Leica M Monochrom review

The Leica M Monochrom is a niche version of a niche camera, but well-heeled photographers who see in black and white are sure to fall in love.
Photo of Leica M Monochrom

Leica’s decision to bring the M Monochrom ($7,950 list, body only) to market last year was a bold one. Many expected the company to announce the M10, and the Monochrom was announced instead. It’s essentially an M9-P in a flat black finish with an 18-megapixel image sensor—but one without the Bayer filter necessary for color image capture. Digital black-and-white photography is not a new concept—the Phase One IQ260 Achromatic digital back for medium format cameras takes a similar approach to image capture, but it’s priced around $45,000. The M Monochrom is the first camera with a 35mm heritage to feature a black-and-white digital sensor. Its appeal is limited to rangefinder aficionados who wouldn’t dream of shooting in color, but if you’re part of that group, you’ll find the images that this camera is capable of capturing stunning. If you’d like the option to shoot in color, but want to stick with a rangefinder, consider the Leica M-E ($5,450), which is essentially a rebadged M9, or the newest Leica M ($6,950) which features an updated CMOS sensor with Live View and video support.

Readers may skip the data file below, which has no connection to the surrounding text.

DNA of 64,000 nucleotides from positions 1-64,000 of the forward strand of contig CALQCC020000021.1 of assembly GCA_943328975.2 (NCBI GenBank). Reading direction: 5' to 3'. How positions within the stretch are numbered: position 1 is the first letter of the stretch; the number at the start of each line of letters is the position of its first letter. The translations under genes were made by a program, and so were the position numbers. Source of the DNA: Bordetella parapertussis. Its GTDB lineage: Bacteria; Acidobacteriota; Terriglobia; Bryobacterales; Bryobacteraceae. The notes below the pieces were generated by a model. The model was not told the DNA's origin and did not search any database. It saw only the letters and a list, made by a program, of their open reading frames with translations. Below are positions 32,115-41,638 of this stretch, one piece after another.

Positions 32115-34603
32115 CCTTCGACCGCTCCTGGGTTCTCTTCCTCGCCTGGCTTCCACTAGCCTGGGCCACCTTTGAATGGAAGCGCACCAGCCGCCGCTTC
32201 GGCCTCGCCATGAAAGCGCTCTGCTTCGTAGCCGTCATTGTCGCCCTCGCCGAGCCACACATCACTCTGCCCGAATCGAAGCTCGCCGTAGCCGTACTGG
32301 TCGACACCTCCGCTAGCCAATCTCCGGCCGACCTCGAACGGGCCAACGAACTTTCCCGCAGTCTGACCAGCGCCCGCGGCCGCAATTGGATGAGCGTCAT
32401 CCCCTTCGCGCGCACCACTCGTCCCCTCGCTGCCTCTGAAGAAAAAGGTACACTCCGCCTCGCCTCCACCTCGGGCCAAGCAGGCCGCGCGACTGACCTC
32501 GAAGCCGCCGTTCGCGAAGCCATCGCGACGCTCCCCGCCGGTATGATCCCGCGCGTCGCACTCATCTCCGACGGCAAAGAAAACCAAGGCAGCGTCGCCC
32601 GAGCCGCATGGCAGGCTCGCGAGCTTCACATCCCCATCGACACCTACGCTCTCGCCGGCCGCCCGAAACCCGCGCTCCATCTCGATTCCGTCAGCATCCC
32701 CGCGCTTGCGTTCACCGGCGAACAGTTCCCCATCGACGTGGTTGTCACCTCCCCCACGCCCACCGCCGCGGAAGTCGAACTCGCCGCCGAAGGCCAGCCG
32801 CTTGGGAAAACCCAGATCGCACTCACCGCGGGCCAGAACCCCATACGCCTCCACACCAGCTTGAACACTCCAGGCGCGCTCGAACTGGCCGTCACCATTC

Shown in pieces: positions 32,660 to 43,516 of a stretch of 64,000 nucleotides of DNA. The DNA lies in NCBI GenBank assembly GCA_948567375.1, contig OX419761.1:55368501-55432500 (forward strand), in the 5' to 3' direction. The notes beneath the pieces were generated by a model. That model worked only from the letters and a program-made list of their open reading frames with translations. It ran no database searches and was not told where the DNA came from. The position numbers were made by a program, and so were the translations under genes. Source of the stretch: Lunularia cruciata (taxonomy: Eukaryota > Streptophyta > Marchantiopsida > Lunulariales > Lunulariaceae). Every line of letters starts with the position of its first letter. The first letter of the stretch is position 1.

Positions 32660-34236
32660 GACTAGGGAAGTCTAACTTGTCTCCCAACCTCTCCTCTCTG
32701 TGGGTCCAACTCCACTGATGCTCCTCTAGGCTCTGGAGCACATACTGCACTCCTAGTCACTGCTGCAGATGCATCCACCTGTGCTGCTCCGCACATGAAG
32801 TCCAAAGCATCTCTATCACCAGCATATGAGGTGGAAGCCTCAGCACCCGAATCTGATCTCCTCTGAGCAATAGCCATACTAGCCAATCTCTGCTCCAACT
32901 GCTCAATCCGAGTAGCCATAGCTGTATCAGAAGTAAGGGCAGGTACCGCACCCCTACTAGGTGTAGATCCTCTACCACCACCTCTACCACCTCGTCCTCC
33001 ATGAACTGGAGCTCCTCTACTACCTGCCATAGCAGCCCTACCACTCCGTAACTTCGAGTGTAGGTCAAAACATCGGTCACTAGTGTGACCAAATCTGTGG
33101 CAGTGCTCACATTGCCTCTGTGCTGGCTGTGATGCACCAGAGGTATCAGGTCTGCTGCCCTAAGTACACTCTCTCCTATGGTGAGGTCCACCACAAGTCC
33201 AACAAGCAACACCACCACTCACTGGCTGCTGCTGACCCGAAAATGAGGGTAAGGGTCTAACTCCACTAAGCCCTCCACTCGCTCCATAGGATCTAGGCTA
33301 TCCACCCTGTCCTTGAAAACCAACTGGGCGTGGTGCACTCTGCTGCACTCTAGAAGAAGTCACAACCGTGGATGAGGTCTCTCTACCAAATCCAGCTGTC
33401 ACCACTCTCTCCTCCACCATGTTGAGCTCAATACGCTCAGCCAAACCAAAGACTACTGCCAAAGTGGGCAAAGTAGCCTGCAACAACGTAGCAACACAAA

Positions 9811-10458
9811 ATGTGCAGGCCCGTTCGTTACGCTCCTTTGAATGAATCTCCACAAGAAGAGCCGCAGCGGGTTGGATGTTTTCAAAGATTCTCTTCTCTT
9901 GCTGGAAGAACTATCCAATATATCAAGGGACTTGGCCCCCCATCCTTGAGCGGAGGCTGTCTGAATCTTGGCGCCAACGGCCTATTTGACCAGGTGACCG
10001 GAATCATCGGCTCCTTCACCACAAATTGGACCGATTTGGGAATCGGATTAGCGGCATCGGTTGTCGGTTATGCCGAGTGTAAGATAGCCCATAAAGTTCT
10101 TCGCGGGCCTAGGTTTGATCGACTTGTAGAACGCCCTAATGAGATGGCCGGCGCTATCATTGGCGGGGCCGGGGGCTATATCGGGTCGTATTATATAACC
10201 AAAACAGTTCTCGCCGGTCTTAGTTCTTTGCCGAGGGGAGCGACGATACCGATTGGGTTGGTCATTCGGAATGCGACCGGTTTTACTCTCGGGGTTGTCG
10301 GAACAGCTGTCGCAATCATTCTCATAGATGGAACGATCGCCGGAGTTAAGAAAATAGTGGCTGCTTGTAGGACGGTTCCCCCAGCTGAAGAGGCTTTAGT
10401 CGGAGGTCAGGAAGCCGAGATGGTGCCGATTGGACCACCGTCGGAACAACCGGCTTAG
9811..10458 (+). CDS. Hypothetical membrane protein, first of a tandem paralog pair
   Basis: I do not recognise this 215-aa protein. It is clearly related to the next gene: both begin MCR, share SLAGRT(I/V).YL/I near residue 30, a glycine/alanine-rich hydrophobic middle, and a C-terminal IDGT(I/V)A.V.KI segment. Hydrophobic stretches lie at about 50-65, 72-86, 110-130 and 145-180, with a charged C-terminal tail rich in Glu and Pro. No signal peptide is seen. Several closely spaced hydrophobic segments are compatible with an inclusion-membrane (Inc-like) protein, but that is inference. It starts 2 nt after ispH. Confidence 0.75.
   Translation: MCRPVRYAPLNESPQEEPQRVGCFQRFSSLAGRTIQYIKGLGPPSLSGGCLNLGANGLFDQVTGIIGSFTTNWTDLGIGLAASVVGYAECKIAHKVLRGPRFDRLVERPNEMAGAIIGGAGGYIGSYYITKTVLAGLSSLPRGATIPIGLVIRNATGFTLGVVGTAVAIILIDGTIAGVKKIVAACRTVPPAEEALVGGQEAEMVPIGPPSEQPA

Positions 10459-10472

Design and Features
Leica isn’t a company to shake things up from a design perspective. There aren’t many differences between the M3, a film camera introduced in the 1950s, and the Monochrom. Both feature a big, bright optical viewfinder with a square rangefinder patch, and a top-mounted shutter speed dial and shutter release. Obviously the Monochrom adds some digital controls and an LCD to the rear of the camera, but those have remained largely unchanged since the 2006 release of the first digital M, the Leica M8.